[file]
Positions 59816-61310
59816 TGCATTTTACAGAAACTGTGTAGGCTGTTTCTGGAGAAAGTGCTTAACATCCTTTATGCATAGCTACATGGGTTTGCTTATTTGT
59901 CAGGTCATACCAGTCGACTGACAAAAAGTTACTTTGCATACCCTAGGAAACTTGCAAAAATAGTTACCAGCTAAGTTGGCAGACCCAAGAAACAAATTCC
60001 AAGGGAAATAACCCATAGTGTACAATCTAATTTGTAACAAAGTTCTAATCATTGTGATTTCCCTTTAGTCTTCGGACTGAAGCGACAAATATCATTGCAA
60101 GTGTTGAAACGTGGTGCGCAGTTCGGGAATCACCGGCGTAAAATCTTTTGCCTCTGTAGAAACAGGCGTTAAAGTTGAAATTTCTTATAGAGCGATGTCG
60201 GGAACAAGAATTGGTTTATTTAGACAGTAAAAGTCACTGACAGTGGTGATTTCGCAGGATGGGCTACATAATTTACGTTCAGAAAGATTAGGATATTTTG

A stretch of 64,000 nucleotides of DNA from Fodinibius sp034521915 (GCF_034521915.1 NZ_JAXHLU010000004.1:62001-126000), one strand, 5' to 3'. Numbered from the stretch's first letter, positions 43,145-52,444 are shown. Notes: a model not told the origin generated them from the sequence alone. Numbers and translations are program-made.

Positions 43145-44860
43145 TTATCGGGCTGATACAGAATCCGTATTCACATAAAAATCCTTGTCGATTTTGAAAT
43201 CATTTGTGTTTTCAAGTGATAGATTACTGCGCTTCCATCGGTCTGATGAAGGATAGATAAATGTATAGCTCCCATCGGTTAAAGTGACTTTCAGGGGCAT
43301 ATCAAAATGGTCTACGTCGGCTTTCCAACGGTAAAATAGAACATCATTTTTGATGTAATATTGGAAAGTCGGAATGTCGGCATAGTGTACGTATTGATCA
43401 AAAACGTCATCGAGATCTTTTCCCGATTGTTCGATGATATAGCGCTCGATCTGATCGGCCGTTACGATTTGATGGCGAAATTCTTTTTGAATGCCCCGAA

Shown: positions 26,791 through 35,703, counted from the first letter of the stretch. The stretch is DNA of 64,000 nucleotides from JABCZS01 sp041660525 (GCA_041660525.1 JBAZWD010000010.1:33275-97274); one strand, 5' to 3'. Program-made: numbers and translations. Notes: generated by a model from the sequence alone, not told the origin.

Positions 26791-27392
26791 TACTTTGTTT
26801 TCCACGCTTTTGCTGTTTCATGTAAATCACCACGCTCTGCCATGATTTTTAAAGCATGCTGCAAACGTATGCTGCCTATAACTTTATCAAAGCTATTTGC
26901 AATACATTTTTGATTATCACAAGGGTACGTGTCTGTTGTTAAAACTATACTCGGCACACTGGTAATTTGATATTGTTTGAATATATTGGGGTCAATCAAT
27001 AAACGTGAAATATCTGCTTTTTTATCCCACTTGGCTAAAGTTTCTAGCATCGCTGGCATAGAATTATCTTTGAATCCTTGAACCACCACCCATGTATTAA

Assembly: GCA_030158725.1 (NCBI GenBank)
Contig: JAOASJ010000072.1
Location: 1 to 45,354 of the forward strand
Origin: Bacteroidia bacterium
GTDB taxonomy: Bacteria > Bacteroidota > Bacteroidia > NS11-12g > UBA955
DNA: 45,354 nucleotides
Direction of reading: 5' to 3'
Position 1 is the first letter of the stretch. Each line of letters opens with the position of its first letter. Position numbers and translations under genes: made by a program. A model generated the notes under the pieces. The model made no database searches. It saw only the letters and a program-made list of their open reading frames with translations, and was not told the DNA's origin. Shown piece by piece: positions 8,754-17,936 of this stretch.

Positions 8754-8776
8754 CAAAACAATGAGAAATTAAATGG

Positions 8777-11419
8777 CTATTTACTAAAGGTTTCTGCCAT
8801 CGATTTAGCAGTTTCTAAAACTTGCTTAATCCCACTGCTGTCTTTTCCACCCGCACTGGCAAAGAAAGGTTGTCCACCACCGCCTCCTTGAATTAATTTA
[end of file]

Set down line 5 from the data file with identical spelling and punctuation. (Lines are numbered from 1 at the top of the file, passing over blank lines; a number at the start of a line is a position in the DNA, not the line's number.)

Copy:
60101 GTGTTGAAACGTGGTGCGCAGTTCGGGAATCACCGGCGTAAAATCTTTTGCCTCTGTAGAAACAGGCGTTAAAGTTGAAATTTCTTATAGAGCGATGTCG